Remarks by Angel Gurría, OECD Secretary-General
New York, 20 September
Ladies and Gentlemen,
I am delighted to be here today and present our report on the Mutual Assessment of Development Effectiveness.
As noted by the Executive Secretary Janneh, this is an excellent example of the growing partnership between our two institutions. The report is also a valuable exercise in mutual accountability, assessing the delivery of commitments by both Africa and its partners, the results achieved, and future priorities.
This report, the third since 2005, is particularly timely, coming as we meet here in New York to review progress against the Millenium Development Goals (MDGs). The recent economic and financial crisis has set back some of the progress, which Africa had started to achieve, leaving the continent with steeper challenges to face over the next 5 years to the MDG target date of 2015.
If there is one clear lesson from the crisis, it is that in our interconnected world, the prospects for Africa are inextricably linked to what happens in the wider global economy. I wish to, therefore, focus on 4 key messages for the international community, highlighted in the report.
We need to step up action in international economic governance. Africa’s efforts in domestic resource mobilisation need to be complemented by effective international action to tackle tax havens, illicit financial flows, bribery and corruption. These are all important areas of OECD work and I am happy to report that significant progress has been made over the last 18 months. Since April 2009, over 325 tax information exchange agreements have been signed and over 160 tax treaties have been negotiated or re-negotiated.
New mechanisms are being introduced to strengthen implementation of the OECD Anti-Bribery Convention. But this is an unfinished agenda. We must strengthen our collective efforts against tax havens, weak transfer pricing regimes, and illicit financial flows in Africa, which are wasting scarce resources for development.
We also need to re-double our efforts to drive forward multilateral trade liberalisation. Africa was badly hit by the decline of trade levels following the economic and financial crisis. The OECD joint monitoring work with the WTO and UNCTAD shows that governments have largely resisted protectionist pressures to impose trade restrictions in the wake of the crisis. But resisting protectionist measures is not sufficient. We need further market opening. Africa’s international partners must inject political will and momentum to reach an early, ambitious and balanced outcome to the Doha development round.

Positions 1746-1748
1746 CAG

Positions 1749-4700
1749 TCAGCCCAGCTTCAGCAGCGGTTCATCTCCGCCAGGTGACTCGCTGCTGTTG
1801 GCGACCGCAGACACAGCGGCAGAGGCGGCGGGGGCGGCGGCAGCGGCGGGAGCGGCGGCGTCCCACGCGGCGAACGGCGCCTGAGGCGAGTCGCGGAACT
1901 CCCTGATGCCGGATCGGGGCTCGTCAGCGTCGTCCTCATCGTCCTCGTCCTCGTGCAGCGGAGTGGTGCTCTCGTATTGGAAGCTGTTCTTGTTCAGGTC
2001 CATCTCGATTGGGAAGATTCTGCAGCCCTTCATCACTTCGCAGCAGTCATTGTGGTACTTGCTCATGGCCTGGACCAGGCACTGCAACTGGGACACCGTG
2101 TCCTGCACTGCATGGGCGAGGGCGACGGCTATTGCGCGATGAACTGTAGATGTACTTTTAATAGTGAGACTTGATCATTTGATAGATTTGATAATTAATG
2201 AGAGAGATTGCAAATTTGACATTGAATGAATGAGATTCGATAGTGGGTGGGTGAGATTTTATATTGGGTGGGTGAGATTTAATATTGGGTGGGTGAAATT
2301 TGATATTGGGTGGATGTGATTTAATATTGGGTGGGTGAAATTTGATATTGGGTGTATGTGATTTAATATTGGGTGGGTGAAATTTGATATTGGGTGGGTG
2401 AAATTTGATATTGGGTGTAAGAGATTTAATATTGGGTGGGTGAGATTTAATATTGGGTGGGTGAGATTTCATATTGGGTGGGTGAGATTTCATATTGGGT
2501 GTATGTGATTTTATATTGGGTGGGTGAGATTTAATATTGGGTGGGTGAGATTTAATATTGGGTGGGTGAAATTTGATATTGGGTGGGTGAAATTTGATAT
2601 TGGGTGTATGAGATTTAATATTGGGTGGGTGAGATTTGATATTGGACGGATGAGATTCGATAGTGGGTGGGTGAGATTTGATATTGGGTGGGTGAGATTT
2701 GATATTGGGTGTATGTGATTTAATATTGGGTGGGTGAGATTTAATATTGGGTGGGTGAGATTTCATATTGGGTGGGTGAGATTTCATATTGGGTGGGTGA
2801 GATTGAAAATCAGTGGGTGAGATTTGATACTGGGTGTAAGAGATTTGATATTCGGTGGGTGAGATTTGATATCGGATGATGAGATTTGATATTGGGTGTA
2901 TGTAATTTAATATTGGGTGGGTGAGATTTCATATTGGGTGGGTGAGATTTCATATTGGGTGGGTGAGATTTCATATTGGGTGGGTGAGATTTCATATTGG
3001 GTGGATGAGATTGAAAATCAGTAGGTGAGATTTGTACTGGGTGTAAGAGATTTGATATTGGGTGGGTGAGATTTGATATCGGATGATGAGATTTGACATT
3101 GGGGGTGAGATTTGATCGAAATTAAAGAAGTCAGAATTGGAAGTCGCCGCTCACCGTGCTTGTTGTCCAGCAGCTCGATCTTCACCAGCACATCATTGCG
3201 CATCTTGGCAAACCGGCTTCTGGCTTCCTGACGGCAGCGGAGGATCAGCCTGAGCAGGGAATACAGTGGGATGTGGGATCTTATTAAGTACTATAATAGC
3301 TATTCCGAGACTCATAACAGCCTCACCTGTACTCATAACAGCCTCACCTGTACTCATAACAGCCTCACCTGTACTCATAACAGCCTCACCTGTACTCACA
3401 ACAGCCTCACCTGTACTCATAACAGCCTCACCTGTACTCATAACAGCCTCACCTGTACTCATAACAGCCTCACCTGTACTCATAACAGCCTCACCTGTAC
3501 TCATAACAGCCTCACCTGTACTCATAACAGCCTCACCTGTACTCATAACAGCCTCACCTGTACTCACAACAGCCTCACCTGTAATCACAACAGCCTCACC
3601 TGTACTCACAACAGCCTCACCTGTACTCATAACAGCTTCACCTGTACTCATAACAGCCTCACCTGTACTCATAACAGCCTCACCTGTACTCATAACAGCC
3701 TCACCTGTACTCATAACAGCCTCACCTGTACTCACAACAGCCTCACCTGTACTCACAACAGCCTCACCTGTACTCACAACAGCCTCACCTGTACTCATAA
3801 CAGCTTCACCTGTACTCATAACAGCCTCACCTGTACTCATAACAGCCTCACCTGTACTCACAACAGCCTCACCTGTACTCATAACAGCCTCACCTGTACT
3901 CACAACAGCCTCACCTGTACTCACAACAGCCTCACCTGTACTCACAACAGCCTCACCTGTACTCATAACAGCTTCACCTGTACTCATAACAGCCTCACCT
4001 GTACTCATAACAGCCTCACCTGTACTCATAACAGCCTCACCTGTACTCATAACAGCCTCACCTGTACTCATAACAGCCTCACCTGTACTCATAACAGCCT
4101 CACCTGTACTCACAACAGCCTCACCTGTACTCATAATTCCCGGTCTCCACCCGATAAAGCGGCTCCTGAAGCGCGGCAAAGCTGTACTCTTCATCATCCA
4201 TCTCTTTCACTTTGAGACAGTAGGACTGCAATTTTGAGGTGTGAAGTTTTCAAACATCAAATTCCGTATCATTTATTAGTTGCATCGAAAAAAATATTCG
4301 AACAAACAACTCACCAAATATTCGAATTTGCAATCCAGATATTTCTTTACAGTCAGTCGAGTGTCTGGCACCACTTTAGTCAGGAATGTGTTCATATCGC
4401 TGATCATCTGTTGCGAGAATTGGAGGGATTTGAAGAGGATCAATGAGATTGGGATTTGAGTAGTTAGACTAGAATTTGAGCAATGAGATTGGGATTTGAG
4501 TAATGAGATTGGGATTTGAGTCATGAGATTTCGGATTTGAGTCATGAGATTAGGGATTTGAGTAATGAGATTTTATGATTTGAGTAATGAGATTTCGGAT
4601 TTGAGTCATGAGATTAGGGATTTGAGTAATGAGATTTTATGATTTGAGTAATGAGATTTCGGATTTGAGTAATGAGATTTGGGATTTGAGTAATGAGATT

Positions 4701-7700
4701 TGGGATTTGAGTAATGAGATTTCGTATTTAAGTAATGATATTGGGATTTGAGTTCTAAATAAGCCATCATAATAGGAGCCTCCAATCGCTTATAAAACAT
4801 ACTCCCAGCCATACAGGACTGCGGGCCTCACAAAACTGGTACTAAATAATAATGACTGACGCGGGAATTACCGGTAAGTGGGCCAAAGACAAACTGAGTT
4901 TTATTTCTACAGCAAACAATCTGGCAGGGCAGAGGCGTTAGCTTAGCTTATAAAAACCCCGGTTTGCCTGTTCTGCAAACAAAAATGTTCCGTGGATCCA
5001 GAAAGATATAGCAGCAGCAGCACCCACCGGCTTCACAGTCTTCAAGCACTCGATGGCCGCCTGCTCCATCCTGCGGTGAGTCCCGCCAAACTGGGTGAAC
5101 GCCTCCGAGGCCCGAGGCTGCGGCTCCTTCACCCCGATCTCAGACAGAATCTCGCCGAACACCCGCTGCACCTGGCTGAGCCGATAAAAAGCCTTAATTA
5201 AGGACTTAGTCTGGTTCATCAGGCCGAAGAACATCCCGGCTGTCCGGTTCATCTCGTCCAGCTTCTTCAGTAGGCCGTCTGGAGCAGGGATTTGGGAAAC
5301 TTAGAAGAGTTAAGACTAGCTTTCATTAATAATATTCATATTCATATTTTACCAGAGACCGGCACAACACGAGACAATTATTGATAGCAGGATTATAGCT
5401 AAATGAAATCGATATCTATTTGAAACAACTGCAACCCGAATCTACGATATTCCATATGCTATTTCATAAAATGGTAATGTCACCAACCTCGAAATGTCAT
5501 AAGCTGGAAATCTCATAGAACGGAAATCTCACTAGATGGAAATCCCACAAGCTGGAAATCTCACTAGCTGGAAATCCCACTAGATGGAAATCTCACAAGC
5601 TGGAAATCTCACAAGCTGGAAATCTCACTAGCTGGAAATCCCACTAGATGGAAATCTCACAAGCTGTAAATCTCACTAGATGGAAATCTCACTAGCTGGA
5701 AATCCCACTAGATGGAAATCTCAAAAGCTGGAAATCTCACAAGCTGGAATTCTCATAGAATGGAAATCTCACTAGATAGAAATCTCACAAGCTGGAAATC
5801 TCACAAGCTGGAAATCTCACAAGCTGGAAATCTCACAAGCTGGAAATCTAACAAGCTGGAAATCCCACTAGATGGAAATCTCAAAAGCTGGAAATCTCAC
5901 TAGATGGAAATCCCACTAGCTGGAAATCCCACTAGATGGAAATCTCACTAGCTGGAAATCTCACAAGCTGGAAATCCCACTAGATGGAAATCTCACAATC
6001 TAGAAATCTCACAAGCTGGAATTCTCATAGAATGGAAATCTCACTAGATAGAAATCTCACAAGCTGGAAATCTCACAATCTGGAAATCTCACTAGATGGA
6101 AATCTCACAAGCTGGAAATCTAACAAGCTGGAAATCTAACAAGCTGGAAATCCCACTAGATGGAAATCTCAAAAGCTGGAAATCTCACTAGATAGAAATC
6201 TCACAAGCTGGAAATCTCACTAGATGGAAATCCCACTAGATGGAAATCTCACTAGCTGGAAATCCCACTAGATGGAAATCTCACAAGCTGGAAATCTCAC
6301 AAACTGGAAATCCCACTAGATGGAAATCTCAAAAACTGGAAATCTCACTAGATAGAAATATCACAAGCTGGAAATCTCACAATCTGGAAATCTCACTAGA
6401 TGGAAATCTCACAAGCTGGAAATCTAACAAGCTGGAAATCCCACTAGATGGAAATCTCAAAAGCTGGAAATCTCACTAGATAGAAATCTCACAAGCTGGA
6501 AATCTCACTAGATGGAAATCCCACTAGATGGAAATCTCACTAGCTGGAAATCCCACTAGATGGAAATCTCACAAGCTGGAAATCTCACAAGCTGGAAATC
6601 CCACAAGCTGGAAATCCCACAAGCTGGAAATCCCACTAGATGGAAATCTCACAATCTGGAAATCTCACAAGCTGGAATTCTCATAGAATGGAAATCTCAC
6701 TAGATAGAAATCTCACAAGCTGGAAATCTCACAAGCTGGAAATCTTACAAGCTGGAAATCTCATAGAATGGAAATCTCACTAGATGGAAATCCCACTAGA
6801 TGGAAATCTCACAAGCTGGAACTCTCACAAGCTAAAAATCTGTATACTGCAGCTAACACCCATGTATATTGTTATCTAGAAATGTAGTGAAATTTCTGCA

We must direct aid to where the need is greatest. We should strive collectively to meet the target of 0.7% of rich-countries' gross national product to Official Development Assistance (ODA) by 2015. This is not just about aid volume, it is about aid effectiveness, and where we spend it. OECD data shows that Africa’s share of net global ODA has fallen since 1990, and remained almost unchanged since 2005. This is one of the reasons why Africa faces the greatest challenges in meeting the MDGs and its share of the world’s poor is expected to rise to 40% by 2015. Africa’s share of global aid needs to increase. While, domestic revenue is the main source of finance, aid has a critical role to play to supplement domestic resources and catalyze other financial flows.
We need to tackle climate change, and provide additional resources to assist mitigation in Africa. Africa has contributed least to climate change, yet it is profoundly affected by its impact and has fewer resources to cope with it. We are at a critical juncture, with COP16 due to start in just over 2 months. The international community must agree on ambitious and binding targets for the reduction of greenhouse gas emissions. The OECD, in partnership with other international organisations, is assisting G20 leaders in their effort to phase out wasteful fossil fuel subsidies contributing to global warming. In 2011, we will deliver a ”Green Growth” strategy, which will set out policies for future low carbon growth. But this is a global challenge and OECD countries alone will not do the job. The donor community needs to scale up financing to support both adaptation and mitigation in developing countries, including Africa, to reach $100 billion annually by 2020.
Ladies and Gentlemen:
We have seen a remarkable transformation since 2000, when the MDGs were adopted. But enormous challenges remain. The crisis and new global challenges have changed the game for Africa’s partners. While aid remains important, our agenda needs to reach across much broader issues.
We need to do this together. The OECD stands ready to work with its partners every step of the way.